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Ancient Asteroids Discovered

Article written: 20 Mar , 2008
Updated: 26 Dec , 2015
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Way back in the beginning of the solar system, about 4.5 billion years ago, the first materials began to condense from gasses into solid particles. These materials were rich in calcium and aluminum. Astronomers have thought that at least some of the solar system’s oldest asteroids should have plenty of these two elements, but no asteroids had ever been found that were particularly rich in them. Until now. A team of scientists recently identified three previously unknown asteroids that appear to be among the oldest objects in our solar system.

Using visible and infrared data from telescopes on Mauna Kea in Hawaii, astronomers from the University of Maryland found asteroids that appear to relatively unchanged since they formed in the early stages of our solar system’s development. “We have identified asteroids that are not represented in our meteorite collection and which date from the earliest periods of the Solar System,” said research astronomer Jessica Sunshine. “These asteroids are prime candidates for future space missions that could collect and return samples to Earth, providing a more detailed understanding of the Solar System’s first few millions of years.”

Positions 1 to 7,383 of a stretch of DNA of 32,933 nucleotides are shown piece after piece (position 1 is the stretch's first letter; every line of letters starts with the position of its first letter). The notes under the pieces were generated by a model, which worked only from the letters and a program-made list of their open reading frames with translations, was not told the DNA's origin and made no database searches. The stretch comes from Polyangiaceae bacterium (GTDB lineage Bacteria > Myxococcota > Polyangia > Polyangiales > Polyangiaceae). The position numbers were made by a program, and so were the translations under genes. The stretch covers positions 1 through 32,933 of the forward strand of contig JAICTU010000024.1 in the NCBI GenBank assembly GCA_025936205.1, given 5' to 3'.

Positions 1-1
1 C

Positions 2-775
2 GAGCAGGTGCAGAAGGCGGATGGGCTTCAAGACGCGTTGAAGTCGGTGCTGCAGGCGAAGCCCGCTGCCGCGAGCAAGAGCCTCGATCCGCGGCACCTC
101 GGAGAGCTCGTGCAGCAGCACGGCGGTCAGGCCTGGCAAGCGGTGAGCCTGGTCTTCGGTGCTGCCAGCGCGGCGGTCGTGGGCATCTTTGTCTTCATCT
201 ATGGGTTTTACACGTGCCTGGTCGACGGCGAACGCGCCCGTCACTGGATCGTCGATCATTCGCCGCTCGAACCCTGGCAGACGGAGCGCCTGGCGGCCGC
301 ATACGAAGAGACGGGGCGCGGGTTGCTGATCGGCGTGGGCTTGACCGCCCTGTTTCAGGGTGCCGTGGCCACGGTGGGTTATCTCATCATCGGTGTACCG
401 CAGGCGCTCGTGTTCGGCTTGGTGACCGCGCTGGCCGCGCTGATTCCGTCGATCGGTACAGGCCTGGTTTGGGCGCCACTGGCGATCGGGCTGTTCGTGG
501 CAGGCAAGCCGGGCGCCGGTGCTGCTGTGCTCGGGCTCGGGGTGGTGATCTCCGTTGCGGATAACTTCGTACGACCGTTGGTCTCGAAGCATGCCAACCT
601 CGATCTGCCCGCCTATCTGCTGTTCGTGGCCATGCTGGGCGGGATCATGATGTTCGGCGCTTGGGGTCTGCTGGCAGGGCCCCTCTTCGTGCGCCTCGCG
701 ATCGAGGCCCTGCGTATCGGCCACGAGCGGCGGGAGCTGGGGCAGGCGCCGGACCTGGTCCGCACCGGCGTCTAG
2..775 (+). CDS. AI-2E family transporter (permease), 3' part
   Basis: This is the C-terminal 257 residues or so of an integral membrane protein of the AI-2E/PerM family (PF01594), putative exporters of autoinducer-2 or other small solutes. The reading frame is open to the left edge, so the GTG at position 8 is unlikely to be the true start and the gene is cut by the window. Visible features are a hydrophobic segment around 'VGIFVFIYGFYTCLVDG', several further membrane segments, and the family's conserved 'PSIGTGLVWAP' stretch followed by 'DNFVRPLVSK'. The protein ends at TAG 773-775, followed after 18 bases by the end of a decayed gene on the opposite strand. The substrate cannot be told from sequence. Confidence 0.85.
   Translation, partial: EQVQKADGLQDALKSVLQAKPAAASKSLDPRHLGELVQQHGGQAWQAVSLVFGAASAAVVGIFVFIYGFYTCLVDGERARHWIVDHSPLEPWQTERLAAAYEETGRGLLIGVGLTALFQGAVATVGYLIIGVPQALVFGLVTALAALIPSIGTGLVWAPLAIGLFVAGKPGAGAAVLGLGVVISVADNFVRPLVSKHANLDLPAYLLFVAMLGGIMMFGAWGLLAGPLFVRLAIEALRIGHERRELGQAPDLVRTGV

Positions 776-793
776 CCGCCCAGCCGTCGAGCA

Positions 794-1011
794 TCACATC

Meteorites found on Earth do contain small amounts of calcium and aluminum. Called calcium aluminum inclusions (CAIs) these white, millimeter-sized objects are found in meteorites, often together with chondrules, which are small balls of iron or magnesium.

In 2002, an international team of scientists accurately dated CAIs at 4.57 billion years, making them the oldest known objects in the solar system. When the famous Allende meteorite was found in 1969, scientists first recognized these inclusions matched many properties expected to be found in the early solar system.

Sunshine’s team used the SpeX instrument at the NASA Infrared Telescope facility to look at the surface of asteroids, looking for “fingerprints” indicative of CAIs. Sunshine said that several asteroids have been found that contain 2-3 times more CAI materials than any known meteorite. “It appears ancient asteroids have indeed survived, and we know where they are,” she said.

Original news source: Eureka Alert


4 Responses

  1. Johnny Blues says

    Lets see… would it be worthwhile to examine material formed within a million years of the supernova that created dust cloud Sol?

    It could be interesting, as more CAI-type asteroids are plotted, should some general pattern/location be identified by dispersal.

  2. ALOKMOHAN says

    The initial composition of solar system is important to know akin to genesisi project.

  3. alphonso richardson says

    This is a very intriguing find. It’d be interesting t osee how this porject progresses

  4. toki says

    would it be worthwhile to examine material formed within a million years of the supernova that created dust cloud Sol?

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